The SU Libraries MakerLab offers much more than just 3D printing. You can see the many different types of equipment we have below.
MakerLab staff are on hand at all times to help you with all of this equipment. If you have any questions, or if you would like to suggest equipment for us to investigate for the future, feel free to stop by the MakerLab or contact Chris Woodall at firstname.lastname@example.org.
If you would like to know which of the devices below are currently available, check out our device availability page!
We have one MakerGear M2 available. This is a medium-sized printer that can print objects up to 8" by 10" by 8". There is no LCD panel on these printers, so all control must be done with software on the connected PC. Visit the MakerGear website to see the M2's full technical specifications.
LulzBot Taz 5
We have one LulzBot Taz 5. This is a larger printer than the MakerGear M2s, and it can print objects up to 11.4" by 10.8" by 9.8". This printer features an LCD control panel which allows limited control of the print directly from the printer itself. Visit the LulzBot website to see the Taz 5's full technical specifications.
LulzBot Taz 6
We also have two LulzBot Taz 6s. These printers are roughly the same size as the older Taz 5, although its build area are slightly different (11" by 11" by 9.8"). In addition to the features included with the Taz 5, the Taz 6 also has self-cleaning and self-leveling capabilities, and a more robust tool head. Visit the LulzBot website to see the Taz 6's full technical specifications.
We currently have several different colors of filament available, as well as both PLA and ABS plastic. In most cases, we recommend using PLA unless your project has a need for the special qualities of ABS.
We use 1.75mm filament for our MakerGear M2 printers, and 3mm filament for our LulzBot printers. Unfortunately, at this time we do not allow patrons to use their own filament on our printers. Low quality filament or filament made of unusual materials can damage printers. If you have a need for a special type of filament, please let the MakerLab staff know and we may be able to acquire the necessary filament for you.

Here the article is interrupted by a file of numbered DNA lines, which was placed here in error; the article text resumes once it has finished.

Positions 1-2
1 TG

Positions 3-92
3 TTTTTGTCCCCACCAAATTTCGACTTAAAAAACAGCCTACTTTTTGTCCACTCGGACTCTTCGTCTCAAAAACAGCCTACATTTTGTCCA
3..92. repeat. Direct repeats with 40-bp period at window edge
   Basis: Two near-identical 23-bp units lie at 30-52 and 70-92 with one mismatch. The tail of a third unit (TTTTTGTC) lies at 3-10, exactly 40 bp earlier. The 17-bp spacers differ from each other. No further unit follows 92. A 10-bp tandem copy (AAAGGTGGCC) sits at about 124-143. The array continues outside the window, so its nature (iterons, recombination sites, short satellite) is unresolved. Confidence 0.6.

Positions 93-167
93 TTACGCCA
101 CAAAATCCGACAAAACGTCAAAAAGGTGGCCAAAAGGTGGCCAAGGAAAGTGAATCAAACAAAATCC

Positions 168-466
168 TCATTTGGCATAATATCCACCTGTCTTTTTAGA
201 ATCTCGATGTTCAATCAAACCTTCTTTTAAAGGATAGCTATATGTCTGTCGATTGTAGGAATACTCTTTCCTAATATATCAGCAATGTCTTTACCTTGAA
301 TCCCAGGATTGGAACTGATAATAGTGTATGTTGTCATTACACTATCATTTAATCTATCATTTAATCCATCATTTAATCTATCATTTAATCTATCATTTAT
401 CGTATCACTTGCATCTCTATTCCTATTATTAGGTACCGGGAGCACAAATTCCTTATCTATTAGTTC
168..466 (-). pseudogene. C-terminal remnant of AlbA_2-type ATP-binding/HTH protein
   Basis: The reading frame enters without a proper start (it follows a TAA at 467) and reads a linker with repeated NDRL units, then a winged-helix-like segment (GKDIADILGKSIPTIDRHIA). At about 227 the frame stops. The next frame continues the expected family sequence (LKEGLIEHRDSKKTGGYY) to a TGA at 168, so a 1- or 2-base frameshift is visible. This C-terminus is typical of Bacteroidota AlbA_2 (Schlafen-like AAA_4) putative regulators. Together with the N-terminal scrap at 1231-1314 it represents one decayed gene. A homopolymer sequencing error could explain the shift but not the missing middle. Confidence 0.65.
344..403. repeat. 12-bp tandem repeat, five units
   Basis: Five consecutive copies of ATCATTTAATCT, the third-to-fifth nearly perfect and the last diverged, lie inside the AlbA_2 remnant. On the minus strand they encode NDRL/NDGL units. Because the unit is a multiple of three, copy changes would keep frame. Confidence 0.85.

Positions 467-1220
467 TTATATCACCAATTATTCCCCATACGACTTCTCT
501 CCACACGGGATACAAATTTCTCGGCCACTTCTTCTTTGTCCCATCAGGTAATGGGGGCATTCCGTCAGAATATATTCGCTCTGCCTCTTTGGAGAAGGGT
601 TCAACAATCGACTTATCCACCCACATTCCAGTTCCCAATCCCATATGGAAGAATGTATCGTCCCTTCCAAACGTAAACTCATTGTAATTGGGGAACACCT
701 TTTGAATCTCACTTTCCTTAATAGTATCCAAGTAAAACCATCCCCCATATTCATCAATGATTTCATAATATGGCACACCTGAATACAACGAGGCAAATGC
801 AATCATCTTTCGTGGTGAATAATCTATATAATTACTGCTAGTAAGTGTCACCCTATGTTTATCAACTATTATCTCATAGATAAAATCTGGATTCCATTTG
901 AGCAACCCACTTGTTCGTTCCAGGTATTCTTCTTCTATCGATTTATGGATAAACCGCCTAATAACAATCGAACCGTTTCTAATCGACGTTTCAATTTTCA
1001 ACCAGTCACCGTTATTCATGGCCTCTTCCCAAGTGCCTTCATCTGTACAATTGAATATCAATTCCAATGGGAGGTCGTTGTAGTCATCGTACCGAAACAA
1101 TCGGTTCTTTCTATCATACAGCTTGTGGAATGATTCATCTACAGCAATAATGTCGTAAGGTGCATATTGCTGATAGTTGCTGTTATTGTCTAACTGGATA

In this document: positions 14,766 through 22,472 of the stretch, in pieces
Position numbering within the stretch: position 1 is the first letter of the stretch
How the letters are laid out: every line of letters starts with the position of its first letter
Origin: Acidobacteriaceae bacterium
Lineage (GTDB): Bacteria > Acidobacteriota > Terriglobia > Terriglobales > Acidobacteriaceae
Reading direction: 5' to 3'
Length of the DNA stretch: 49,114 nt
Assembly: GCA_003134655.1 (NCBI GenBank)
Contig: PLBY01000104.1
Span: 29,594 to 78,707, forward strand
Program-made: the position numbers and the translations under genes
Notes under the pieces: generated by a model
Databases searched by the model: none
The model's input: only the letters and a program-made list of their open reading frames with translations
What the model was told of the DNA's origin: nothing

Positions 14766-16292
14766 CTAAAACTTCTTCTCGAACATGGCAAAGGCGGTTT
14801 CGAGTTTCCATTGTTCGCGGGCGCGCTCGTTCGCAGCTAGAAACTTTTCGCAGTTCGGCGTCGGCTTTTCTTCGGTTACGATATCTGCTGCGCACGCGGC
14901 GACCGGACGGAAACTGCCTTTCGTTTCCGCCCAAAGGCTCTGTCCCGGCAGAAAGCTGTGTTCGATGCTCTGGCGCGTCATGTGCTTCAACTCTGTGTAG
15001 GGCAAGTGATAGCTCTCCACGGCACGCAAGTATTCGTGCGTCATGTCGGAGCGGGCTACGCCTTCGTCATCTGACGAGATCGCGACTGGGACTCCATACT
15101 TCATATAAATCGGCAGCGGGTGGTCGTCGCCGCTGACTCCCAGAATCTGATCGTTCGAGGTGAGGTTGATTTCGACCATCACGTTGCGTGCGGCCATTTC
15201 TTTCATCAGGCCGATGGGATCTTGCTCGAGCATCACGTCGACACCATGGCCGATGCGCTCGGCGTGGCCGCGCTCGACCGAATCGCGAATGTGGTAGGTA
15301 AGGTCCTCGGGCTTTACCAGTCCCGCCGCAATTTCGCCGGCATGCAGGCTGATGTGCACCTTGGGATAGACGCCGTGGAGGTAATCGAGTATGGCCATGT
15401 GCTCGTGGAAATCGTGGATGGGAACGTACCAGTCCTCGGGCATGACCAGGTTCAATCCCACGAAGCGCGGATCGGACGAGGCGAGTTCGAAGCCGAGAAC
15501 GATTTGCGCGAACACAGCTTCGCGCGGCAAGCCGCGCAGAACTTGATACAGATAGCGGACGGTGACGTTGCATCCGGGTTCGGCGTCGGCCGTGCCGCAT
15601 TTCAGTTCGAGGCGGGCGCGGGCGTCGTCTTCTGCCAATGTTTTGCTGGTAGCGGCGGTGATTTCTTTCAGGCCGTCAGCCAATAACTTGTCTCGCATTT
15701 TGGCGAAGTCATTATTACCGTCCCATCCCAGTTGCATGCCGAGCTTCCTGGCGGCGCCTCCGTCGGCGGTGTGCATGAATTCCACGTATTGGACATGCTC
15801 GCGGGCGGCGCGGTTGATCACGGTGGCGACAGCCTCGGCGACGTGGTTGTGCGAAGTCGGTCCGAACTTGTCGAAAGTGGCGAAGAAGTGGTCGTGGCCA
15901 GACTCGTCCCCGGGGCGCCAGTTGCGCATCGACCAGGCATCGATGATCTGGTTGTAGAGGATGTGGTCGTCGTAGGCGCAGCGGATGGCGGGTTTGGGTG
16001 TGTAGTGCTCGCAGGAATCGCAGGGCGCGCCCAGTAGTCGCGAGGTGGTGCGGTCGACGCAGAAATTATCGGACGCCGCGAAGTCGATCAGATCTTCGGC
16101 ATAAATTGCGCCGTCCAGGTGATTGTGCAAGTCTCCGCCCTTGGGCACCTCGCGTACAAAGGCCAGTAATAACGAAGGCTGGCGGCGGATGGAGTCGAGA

The colors that are currently available are:
Sense 3D Scanner
The Sense is a handheld 3D Scanner that is best for scanning large objects. You scan by moving the device up and down, while rotating 360 degrees around the object you wish to scan. This scanner is especially good for scanning busts.
David SLS-3 HD 3D Scanner
The David SLS-3 Scanner is a high-quality scanner that is perfect for scanning small to medium sized objects, or objects with fine details. The scanner uses the structured light scanning method, which creates 3D models of objects by projecting different patters of light onto them. Multiple scans are taken to get a full 360-degree image of the object, and the scans are then combined using software into a coherent model.
We have several Raspberry Pi 3s and Arduino starter kits available. You can use these in any kind of project, but they meet their full potential when joined with 3D printed parts. You can read all about the interesting projects people have made with these little devices on the Arduino and Raspberry Pi websites.
Scribbler 3D Printing Pen
The Scribbler 3D Printing Pen is a 3D printer that you can hold in your hand, and draw with just like a real pen — but in 3D! You can use it to draw 3D objects free-hand, or use it to trace pre-drawn designs. You can also use it to fill in gaps and errors in the prints you create on our larger 3D printers. It uses 1.75 mm filament, the same as our MakerGear printers.
This device laminates standard 8.5" by 11" pieces of paper, one at a time. You insert the piece of paper into a laminating sleeve, and feed it through the laminator. Laminating sleeves can be purchased from MakerLab staff. Please note that you will need to operate the laminator yourself; our staff cannot do it for you.
HTC Vive VR Headset
The HTV Vive is a virtual reality device. It uses "room scale" tracking technology, allowing the user to move in 3D space and use motion-tracked handheld controllers to interact with the environment.